The Pioneer BDP-450 is Pioneer’s newest Blu-ray deck, and it spells good news for budget-conscious consumers.
There’s no shortage of good, budget Blu-ray decks on the market at the moment. Great news for the consumer, but it’s harder for a manufacturer to stand out from the crowd. But, if anyone can build a machine to compete with the Sonys and Panasonics of this world, then it’s the hugely experienced Pioneer.
Pioneer BDP-450 review: specs
The feature count on the BDP-450 is high and includes 3D Blu-ray compatibility and universal disc playback (DVD-Audio and SACD). On the back you’ll find twin HDMI outputs: useful if your surround amp can’t handle 3D. You can use one to send sound to your amp and the other to beam the picture straight to your display
The player also supports Pioneer’s proprietary jitter reduction technology, PQLS. It’s designed to reduce digital timing errors and works when you connect the machine via HDMI to one of the company’s compatible amps such as the SC-LX56.
USB sockets front and back let you hook up a storage device (memory stick or NAS) and stream through the BDP-450, and it’s also DLNA-enabled so it can access files on a home network (via ethernet or via an optional wireless dongle) and even stream from a smartphone running the right app.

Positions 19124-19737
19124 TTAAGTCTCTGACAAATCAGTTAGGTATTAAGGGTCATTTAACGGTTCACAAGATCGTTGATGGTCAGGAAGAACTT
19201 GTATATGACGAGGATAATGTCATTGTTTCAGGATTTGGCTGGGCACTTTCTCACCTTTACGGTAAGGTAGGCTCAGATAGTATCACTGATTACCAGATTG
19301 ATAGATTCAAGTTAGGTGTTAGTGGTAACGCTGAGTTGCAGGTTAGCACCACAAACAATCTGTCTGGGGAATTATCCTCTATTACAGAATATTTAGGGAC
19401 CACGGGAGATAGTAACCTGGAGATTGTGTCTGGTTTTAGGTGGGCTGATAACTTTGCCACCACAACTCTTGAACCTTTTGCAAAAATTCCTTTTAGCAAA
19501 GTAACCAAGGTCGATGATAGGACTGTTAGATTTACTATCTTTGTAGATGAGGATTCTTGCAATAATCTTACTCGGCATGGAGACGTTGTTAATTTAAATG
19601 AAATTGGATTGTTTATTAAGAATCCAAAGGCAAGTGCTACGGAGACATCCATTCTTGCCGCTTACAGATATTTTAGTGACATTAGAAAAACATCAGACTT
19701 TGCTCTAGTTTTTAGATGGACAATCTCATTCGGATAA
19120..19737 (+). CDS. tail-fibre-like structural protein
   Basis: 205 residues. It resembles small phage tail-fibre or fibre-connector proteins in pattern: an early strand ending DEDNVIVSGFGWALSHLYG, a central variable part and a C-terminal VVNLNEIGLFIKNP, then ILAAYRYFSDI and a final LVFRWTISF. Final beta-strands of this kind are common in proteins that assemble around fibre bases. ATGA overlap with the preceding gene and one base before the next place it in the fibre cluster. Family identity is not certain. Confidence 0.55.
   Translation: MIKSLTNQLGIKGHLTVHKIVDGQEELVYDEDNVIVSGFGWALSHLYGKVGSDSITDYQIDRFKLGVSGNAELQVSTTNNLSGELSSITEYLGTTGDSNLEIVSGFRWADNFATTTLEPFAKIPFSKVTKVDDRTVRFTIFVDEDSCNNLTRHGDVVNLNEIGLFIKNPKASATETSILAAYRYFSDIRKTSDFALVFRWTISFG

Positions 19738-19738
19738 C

The smart features on offer aren’t as extensive as those offered by the likes of Sony or Samsung, but you do get access to video and photos on YouTube and Picasa.
Pioneer BDP-450 review: picture quality
Of course, our primary concern is picture quality – and the Pioneer is spellbinding. Spin a 2D Blu-ray such as Transformers: Dark Of The Moon, and it serves up a stunningly detailed image. The CGI looks breathtaking, with the Pioneer uncovering lashings of detail, drawing beautifully defined edges and conveying it great depth – and this translates to great 3D too, with even more detail bringing the action to life.
Play a normal DVD and the BDP-450 shows its internal scaler is up to the job, too. Next to other machines at the money, the Pioneer’s picture looks more detailed and robust. Whites look punchy, but there’s also an extra layer of subtlety to shading.
Pioneer BDP-450 review: sound quality
Sound is also a cut above: explosions sound weighty and taut, while rockets fire across channels with expert precision. The soundtrack displays impressive dynamics and gels well with the on-screen action, and dialogue sounds detailed and focused.
The BDP-450 is undoubtedly a new contender for class-leading status.